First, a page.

Paneer (and the odd temple)

I originally wrote this post on an overnight trip from Rishikesh to Amritsar. When writing, I was thrilled to be on another overnight train (in an ambitious moment, I likened them to the Emirates sleeping pods)… This morning, my enthusiasm has dwindled.

At one point last night, after heavily sedating myself, I remember waking up and thinking all my senses are overwhelmed. There is a blinding light that we can’t turn off in only our car. All I can smell is horrible massage oil and Carolyn’s dead stomach. All I can hear is the loudest team of snorers ever. I’m boiling hot and itchy, despite it being so cold outside. And I just want to brush my teeth. While I very much appreciated lying down, the stars did not align for us on this train trip. However, until those few hours, India has been wonderful. It’s all been incredibly smooth – total thanks to Carolyn’s remarkable planning.

Warned about the chaos of Delhi, our first two nights were spent at an amazing hotel in New Delhi as part of a Christmas present to Carolyn and I. They greeted us with a wiener dog wearing a coat (the city has really gotten on board with clothed animals) which obviously sold us on the city immediately. The next 3 days were spent sight seeing, exploring markets, tasting all sorts of food and pulling together the warmest things we could find. We’ve been featured in a surprising number of Indian tourist pictures… Initially we thought it was because we had to wear the equivalent of a Hawaiian shirt in burka form to enter a mosque (every other tourist had a regular looking cloak….). But the requests have continued and we can now only assume it is our hilarious attempts at warm clothing that draws the attention. Or our beauty…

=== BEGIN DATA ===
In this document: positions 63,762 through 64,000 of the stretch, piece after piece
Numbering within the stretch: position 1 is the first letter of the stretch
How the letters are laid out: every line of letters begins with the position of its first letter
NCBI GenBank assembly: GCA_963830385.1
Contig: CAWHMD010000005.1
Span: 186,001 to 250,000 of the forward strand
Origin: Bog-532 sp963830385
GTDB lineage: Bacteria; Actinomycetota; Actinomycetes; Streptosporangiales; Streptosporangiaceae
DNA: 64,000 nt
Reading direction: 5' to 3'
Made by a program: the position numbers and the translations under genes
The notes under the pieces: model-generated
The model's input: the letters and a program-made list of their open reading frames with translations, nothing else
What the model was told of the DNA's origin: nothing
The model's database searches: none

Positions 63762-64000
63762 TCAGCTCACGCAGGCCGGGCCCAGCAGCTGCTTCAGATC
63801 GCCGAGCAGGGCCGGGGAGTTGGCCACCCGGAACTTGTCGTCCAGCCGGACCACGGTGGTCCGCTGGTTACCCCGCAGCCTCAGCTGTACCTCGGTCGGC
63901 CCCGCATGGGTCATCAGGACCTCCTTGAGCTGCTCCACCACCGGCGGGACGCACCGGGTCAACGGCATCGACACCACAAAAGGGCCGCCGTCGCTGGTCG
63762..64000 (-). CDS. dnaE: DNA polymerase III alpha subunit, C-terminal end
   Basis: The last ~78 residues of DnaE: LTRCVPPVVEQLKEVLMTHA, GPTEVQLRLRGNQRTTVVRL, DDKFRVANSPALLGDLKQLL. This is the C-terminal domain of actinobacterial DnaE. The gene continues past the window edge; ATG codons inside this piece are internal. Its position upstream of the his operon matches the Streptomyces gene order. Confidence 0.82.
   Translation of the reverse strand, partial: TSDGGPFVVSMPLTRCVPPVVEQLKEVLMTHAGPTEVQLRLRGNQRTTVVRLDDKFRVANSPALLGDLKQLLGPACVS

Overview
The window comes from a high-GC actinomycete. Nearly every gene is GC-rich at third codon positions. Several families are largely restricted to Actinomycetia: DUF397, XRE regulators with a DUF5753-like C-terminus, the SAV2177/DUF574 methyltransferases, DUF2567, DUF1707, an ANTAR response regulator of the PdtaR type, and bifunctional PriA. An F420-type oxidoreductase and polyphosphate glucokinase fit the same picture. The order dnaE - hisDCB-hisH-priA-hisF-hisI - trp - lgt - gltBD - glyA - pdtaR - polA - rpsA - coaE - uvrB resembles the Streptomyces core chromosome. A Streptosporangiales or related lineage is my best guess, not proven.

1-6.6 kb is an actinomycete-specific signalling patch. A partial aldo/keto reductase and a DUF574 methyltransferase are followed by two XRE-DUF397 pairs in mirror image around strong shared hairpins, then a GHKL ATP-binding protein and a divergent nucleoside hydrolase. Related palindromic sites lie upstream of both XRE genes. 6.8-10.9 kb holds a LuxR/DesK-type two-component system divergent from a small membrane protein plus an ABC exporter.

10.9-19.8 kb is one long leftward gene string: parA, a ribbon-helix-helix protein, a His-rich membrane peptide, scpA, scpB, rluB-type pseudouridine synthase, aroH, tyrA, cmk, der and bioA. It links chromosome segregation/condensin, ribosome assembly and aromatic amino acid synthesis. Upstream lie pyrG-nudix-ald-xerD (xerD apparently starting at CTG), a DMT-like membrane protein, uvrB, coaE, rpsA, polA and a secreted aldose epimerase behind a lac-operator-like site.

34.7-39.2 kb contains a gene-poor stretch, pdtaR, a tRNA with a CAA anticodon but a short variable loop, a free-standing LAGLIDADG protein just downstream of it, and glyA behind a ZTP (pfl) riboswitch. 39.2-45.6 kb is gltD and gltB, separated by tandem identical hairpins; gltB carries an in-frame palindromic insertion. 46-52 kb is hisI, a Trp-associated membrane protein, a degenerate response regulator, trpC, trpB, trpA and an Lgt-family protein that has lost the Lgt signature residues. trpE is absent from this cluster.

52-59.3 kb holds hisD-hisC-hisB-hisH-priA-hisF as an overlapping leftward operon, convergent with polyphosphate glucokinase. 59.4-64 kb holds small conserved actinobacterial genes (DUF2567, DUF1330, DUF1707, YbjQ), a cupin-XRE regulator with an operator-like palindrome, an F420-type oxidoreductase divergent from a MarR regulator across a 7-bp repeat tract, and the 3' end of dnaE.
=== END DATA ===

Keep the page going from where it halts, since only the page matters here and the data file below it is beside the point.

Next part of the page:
After a day trip to the Taj Mahal (more spectacular than I could imagine) we were off further North to Rishikesh, the self-proclaimed yoga capital of India. This quiet town was a welcome change from the chaos of Delhi. While horns are still used for every style of communication, I was less concerned that my death was imminent when I heard them there. We got fully out of town on our second day with a hike up to a temple. Entering this hike, we assumed it would be a subtle incline winding through the forest… After all, monks do this walk each morning. Jokes on us as it ended up being a 10km very uphill hike. It led to a temple that was perhaps mistaken as a shopping complex at first.

For being the yoga capital of the world, I took only one class. Most come to Rishikesh for a spiritual awakening or teacher training and as such, I don’t think much emphasis was placed on the one off classes. The one I took was delightful but much more cut and dry than what I anticipated. A more thorough review after more classes around the country.

The food, the original purpose of this trip, has been wonderful. Having been “denied” of cheese for all of 2 weeks in Ethiopia, it has been one huge paneer-fest with us. It has involved the usual paneer based dishes, but also paneer sandwiches at a German cafe and a McPaneer from McDonalds. It had led to a real leaning experience about all the sounds, smells and aches a stomach can produce. Luckily, nothing more serious than the odd asphyxiation.

Today, we recover. We’re staying in a Sikh-dominated town called Amritsar where they have built a spectacular golden temple. But first, hot showers, naps and laundry are required.